Seeing as how this week was dominated (for me) by measurement – both in terms of conversation and conferences – today’s weekly roundup features seven posts that I think are well worth your time.
You know, as you get ready to stuff turkeys and do all sorts of other unmentionable things.
You don’t have to be Einstein to start measuring smartly.
These posts should get you on your way.
1. Beginners’ guide to web data and analytics: ten steps to love and success, from Avinash Kaushik’s Occam’s Razor.
Why: It would be tough for me to pull out a single “why” when this post is chock-full of them. Suffice it to say that if you’re trying to make sense of web analytics, this is a great place for you to start.
2. How much does a house cost? by Don Bartholomew.
Why: I tweeted this post out so many times, it would be insane not to include it in a recap. There are no absolutes when it comes to measurement, as Don points out… only – and, perhaps most importantly – context.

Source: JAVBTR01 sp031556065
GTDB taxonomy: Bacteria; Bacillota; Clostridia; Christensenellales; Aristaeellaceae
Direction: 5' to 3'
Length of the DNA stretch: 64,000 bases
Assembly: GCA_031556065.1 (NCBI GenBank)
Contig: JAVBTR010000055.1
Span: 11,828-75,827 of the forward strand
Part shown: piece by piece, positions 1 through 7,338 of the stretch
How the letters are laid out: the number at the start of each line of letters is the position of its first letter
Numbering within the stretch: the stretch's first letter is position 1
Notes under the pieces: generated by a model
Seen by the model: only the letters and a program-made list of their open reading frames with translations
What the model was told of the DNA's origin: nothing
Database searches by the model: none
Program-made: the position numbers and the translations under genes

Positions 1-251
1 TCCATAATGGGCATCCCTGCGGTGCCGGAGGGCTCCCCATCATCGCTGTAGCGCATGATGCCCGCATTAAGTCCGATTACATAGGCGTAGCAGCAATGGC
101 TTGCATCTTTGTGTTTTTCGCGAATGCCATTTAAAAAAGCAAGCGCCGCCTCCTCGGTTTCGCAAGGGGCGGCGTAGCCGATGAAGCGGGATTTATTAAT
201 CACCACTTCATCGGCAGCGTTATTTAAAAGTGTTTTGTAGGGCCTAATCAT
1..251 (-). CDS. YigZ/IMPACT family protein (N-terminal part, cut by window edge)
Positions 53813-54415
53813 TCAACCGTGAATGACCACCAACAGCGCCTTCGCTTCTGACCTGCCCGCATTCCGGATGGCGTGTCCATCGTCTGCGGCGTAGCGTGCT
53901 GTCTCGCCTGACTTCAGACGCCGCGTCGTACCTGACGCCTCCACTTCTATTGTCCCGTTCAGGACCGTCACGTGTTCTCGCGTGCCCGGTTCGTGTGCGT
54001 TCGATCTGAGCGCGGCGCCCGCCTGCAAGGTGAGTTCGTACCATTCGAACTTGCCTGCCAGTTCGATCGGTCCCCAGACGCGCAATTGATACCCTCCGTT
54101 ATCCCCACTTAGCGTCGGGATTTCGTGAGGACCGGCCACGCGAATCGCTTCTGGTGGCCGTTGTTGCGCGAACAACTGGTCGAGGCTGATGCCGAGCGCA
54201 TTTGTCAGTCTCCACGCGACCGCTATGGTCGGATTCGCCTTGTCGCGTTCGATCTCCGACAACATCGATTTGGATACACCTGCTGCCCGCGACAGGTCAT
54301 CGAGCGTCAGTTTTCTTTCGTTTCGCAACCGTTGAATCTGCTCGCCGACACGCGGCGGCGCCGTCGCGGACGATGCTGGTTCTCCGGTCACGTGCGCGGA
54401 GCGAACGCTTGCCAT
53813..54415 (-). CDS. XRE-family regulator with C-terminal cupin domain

3. My letter to the C-Suite, by John Lovett over at Web Analytics Demystified.
Why: Ever wanted to tell you-know-who where to get off? John sets a beautiful example.
4. Who owns the news? by Daniel Sitkin at Metrica’s Measurement Matters.
Why: it’s one of the most important questions we can – and need to – ask.
5. Don’t sweat the Twitter metrics, by Seth Duncan at Context Analytics’ blog (now Beyond Analytics).
Why: Measuring the channels is not important. Measuring what you’re trying to achieve through those channels is.
6. Measuring communication without crying, by Sean Williams for IABC’s CW Bulletin.
Why: Smart measurement isn’t tough. Really. It just takes smart thinking.
7. Automation in public relations measurement: yea/nay? by Seth Duncan, which he wrote as a guest post for me.
Why: OK, so I have two posts by Seth in this roundup and, yes, one is from my own blog. But that’s because he is just. So. Smart.
And speaking of Seth, he’ll be discussing this very issue – automated measurement – on this week’s #measurePR Twitterchat. Think you can make it?
Image: Sebastian Niedlich via Flickr, Creative Commons
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